In my third year of psychiatry residency I was assigned a 63-year-old woman from an unlocked ward of the private psychiatric hospital where I was training. I would see her for individual psychotherapy two times per week in my office that opened directly onto the grounds of the hospital. At that time of year the hospital was lush with trees; an emerald asylum under an open sky in the midst of a large city, designed as a retreat for those suffering from mental health disorders. In those days, hospitalizations of weeks and months were typical and we would see patients for therapy once they were stabilized sufficiently.
My new patient knocked on the door of my office exactly at the scheduled hour. I was meeting her for the first time and I took measure of her; she looked her age, slightly fleshy with short grey hair, dressed in comfortable shoes and conservative clothing. The aura of stillness and the austerity of her presence were striking; I checked off flat affect and psychomotor slowing in her chart. She told me she had been depressed for months. She described herself as a calm person whose mood never varied much until the onset of this depression that hovered initially as an occasional black cloud then worsened into a constant dark shroud of sadness and dread. She was plagued by the thought that something bad was about to happen. I remarked on her stillness and told her that in the face of a threat we make ourselves silent and small in the hope we will not be noticed. I suggested that facing the fear might lessen the depression, but on that first meeting we didn’t come close to identifying any real or imagined threat.
We stuttered along for many sessions; my offering soothing statements, gradually forging an alliance and yet never eliciting from her any genuine affect. I felt I was failing to connect to her as a whole person with a wider and deeper history than the bland details she provided. Everything in her life had been good enough: her marriage of 30 years, her two daughters, three grandchildren, her job. She grieved her husband’s death six years prior then returned to her usual state of “just fine.” The room often felt stagnant during our session and I felt as if I was flailing while she sat quietly, cooperative and pleasant, but distant. I fought the urge to introduce some spark into our sessions and tempered my responses to an affective notch just slightly above hers.
I had been taping our sessions to review in supervision. She ignored the bulky tape recorder until one day she quietly asked, “Dr. Gupta are you allowed to turn that off?” to which I responded by switching it off. She looked away from me and said, “I want to tell you something I have never told anyone, not even my husband.” And with that I became the first person she told of being sexually abused by her soccer coach from the age of 12 to 14. He offered to drive her home on the days that her parents couldn’t. Over time, he groomed her into his victim; his attention becoming affection morphing into forced hugs and kisses and escalating finally to rape. Her shame and his threats toward her family effectively silenced her. Her personality changed from outgoing and gregarious to quiet. Her grades fell. No one suspected what was occurring. Finally, in a display of defiance that stunned her parents, she refused to continue playing soccer. Still no one suspected. The coach no longer had access to her and the abuse ended. For years she lay in bed at night feeling he might be lurking nearby. At times she awoke with the sense that someone had been next to her or on top of her. We ended our session that day with the understanding that the bad thing she dreaded had already happened. After she left my office I sat immobilized in my own silence for a while.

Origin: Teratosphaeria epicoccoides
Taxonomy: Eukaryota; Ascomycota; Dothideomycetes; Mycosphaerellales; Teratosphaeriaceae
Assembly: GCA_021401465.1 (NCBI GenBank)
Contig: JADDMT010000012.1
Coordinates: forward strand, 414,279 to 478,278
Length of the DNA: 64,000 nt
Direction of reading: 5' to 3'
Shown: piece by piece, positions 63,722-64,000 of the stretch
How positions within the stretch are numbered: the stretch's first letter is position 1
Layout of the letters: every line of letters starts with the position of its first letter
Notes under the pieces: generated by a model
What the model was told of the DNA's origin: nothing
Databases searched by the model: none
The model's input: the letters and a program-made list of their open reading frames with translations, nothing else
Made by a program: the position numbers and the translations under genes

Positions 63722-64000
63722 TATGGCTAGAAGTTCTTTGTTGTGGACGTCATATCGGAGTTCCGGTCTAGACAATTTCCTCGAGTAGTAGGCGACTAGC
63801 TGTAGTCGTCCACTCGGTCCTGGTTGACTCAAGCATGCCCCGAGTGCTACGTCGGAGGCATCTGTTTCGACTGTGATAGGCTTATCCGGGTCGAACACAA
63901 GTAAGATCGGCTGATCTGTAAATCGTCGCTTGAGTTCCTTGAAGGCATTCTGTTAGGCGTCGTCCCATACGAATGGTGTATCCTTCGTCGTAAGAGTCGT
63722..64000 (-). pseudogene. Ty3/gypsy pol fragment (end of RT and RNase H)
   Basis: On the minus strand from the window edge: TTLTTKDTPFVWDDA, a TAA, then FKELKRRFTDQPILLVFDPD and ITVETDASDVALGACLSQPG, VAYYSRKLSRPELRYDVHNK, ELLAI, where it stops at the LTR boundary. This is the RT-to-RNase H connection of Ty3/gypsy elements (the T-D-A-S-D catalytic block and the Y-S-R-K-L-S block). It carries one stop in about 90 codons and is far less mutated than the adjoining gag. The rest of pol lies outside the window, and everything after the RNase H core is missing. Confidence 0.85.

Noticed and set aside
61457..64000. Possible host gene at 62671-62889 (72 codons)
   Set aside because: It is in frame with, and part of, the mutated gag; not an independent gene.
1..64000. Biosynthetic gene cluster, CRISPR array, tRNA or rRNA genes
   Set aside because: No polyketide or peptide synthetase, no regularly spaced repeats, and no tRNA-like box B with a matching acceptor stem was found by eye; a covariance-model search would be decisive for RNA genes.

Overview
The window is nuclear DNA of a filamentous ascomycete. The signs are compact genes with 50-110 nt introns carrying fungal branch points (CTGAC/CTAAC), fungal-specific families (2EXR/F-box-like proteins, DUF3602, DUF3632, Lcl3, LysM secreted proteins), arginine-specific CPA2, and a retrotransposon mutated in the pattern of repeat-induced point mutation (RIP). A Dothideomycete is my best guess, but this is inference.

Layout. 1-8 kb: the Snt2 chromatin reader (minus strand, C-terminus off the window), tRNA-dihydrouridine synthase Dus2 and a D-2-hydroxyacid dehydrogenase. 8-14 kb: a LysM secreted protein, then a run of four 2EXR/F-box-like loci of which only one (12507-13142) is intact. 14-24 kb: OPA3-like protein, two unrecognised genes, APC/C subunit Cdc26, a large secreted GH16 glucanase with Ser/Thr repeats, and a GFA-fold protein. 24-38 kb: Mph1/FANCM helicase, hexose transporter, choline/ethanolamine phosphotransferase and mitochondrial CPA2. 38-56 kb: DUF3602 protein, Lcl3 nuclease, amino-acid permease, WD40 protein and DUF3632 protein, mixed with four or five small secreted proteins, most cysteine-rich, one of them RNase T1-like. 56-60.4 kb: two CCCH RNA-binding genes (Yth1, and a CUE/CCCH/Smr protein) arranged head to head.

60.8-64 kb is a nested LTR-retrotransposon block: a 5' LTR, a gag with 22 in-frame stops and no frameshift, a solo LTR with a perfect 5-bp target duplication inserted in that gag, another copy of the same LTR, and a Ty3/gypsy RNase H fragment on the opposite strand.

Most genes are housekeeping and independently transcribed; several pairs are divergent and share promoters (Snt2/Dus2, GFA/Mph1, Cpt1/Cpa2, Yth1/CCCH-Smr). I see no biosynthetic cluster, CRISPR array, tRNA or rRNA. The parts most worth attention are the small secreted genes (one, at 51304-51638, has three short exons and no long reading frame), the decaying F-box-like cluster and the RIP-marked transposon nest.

She was ten minutes late for our next session and I began to question what I might have done wrong in our last one. I was relieved to hear a knock. She told me she had been standing outside unable to raise her hand. Post-disclosure, her anxiety and mine were counterbalanced on either side of the door. I suggested she take the longer path to my office from then on; the extra time outdoors might soothe her. I told her to distract her mind by describing with five adjectives every sight, sound and smell along the way. This helped her and she was on time for our remaining sessions.
She now spoke in a new voice, slightly stronger and fuller, and the office filled with churning, painful vibrancy. She wrung her hands or grasped the arms of her chair. Some days I held onto my own chair, subconsciously mirroring her clutching at stability. She cried, then wept. One day she wailed. I encouraged her to express anger. Everyone on her treatment team agreed she was making progress; she was more engaged and authentic.
When her hospital stay ended I had to transfer her to a psychiatrist in the community; we had both known this from the outset. Our last session was somber and sad and full of emotion. We reviewed the progress she had made and talked about the path ahead. I told her to take pride in unlearning her helplessness. I told her she should be awed by her own strength.
Twenty years into practice I still think of her. I think of her whenever a patient has a delayed grief reaction or PTSD with delayed onset. I think of her when I hear the words, “I have something to tell you that no one else knows.” I think of her especially when I have a patient who has taken the long way to my office.
Mala Adlaka-Gupta M.D. has practiced Child and Adolescent, Adult and Forensic psychiatry for over two decades in South Jersey. She is Medical Director and Director of Child and Adolescent Psychiatry at Centra P.C., a large multidisciplinary psychiatric practice. She has no conflicts of interest to disclose.